Flute The biggest difference between the flute and the oboe is that with the flute, air is blown over a tone hole to create sound vibrations. With the oboe, air is blown into a reed. The reed is the source of sound vibrations for the oboe. A flute player will have to get used to having the reed inside of their mouth and having vibrations created there instead of outside of their mouth through the flute tone hole.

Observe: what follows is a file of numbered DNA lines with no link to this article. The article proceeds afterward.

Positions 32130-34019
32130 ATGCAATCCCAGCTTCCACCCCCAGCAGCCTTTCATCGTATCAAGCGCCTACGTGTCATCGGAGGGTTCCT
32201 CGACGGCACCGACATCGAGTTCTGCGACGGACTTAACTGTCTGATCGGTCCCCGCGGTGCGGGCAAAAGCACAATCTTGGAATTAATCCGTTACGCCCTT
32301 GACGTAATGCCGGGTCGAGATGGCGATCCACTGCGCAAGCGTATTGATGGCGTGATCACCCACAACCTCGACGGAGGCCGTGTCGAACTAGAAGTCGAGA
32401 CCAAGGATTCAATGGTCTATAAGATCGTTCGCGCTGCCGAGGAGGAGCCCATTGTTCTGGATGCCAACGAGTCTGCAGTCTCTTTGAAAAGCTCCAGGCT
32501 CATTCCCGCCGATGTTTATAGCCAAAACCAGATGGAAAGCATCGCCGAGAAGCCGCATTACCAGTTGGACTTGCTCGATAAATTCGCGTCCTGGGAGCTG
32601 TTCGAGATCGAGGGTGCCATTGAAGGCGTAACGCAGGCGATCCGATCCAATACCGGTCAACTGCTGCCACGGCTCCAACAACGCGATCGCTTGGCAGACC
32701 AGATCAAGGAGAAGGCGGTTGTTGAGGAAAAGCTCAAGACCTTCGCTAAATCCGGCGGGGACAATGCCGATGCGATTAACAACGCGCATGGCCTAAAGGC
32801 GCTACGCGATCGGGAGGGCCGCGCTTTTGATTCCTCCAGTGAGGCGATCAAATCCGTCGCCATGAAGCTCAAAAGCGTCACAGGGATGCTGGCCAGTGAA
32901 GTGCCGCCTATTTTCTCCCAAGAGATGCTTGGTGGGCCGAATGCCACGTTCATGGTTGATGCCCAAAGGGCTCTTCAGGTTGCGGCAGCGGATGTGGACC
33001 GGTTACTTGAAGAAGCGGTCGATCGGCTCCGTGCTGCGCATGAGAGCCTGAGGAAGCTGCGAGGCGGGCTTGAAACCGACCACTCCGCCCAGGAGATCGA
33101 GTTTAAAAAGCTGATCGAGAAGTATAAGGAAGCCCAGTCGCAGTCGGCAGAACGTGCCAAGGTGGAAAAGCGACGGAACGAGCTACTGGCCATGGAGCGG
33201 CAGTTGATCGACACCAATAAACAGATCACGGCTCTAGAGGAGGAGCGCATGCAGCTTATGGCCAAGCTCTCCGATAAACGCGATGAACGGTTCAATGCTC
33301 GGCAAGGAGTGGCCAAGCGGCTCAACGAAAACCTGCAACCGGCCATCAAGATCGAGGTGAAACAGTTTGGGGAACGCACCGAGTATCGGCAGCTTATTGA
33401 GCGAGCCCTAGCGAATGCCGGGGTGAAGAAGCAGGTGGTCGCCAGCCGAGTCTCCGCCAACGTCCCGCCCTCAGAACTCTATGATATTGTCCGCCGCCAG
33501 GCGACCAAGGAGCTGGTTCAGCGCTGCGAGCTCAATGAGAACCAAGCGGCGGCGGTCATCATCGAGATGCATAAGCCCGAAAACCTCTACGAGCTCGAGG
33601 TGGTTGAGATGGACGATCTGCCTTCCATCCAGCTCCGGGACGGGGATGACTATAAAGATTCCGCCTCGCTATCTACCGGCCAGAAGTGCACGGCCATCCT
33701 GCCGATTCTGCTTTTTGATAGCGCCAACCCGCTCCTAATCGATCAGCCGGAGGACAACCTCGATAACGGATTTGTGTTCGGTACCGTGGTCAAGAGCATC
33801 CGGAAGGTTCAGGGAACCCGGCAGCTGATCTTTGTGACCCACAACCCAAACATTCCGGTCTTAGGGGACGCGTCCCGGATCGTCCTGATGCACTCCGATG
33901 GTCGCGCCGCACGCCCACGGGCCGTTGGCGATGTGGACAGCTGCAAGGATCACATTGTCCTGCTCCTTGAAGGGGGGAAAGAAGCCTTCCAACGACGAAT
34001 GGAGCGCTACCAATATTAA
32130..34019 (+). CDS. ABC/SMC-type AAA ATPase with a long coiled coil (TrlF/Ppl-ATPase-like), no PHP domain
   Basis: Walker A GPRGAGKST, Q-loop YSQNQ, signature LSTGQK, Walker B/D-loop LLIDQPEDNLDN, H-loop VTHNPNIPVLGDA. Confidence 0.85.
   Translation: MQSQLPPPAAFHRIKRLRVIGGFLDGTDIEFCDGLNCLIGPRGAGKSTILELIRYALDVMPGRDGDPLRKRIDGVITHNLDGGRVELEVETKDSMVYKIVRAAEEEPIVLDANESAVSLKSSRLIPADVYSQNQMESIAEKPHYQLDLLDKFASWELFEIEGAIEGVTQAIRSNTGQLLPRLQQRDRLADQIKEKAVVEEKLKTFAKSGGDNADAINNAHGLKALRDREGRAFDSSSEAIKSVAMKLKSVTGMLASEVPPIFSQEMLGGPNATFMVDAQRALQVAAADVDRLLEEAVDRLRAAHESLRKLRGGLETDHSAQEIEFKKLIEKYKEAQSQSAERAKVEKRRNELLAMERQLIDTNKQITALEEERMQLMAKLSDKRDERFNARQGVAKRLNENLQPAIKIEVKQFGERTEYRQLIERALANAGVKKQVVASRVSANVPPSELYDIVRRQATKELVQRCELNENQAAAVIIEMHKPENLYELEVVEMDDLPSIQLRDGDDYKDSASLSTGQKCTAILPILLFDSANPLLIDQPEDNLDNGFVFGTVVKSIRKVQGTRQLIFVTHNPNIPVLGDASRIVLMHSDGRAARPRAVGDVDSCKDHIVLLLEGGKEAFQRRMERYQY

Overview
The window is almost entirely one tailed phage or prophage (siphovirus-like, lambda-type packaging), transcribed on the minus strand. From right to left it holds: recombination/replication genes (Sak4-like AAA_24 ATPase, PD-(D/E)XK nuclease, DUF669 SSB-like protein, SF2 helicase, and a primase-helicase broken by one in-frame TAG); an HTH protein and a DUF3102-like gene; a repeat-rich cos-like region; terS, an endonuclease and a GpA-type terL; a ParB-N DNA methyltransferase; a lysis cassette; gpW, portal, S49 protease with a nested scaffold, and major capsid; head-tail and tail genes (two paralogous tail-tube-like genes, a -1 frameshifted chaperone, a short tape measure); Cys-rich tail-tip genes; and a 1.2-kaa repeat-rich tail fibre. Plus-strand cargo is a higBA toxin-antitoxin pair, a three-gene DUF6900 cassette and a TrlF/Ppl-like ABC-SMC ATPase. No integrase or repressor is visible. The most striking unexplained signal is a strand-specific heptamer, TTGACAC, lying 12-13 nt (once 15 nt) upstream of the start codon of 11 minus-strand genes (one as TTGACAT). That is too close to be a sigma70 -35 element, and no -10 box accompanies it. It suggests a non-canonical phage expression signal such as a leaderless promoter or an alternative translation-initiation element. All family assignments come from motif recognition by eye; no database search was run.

Also, while there are many different styles of flute embouchure, typically an oboe player uses only one embouchure. Two of the most common flute embouchures include the “frown” and the “smile” embouchures. Most flute teachers would tell you that your lips should be loose. In comparison, the oboe embouchure is neither a frown nor a smile embouchure. A flute player beginning oboe needs to be careful not to carry either the frown or smile muscle formations over to the oboe. Both are too wide for the oboe embouchure and take the corners of the lips and face muscles away from the central focus of the oboe embouchure. Holding the reed almost like a whistle, but without too much pressure on the reed. It is important to be aware that flute embouchures encourage loose corners while the oboe embouchure encourages tight corners. A flute player would need to focus on bringing their embouchure to the center of the mouth and building up the corners of their lips to form a tight and more muscular embouchure for the oboe.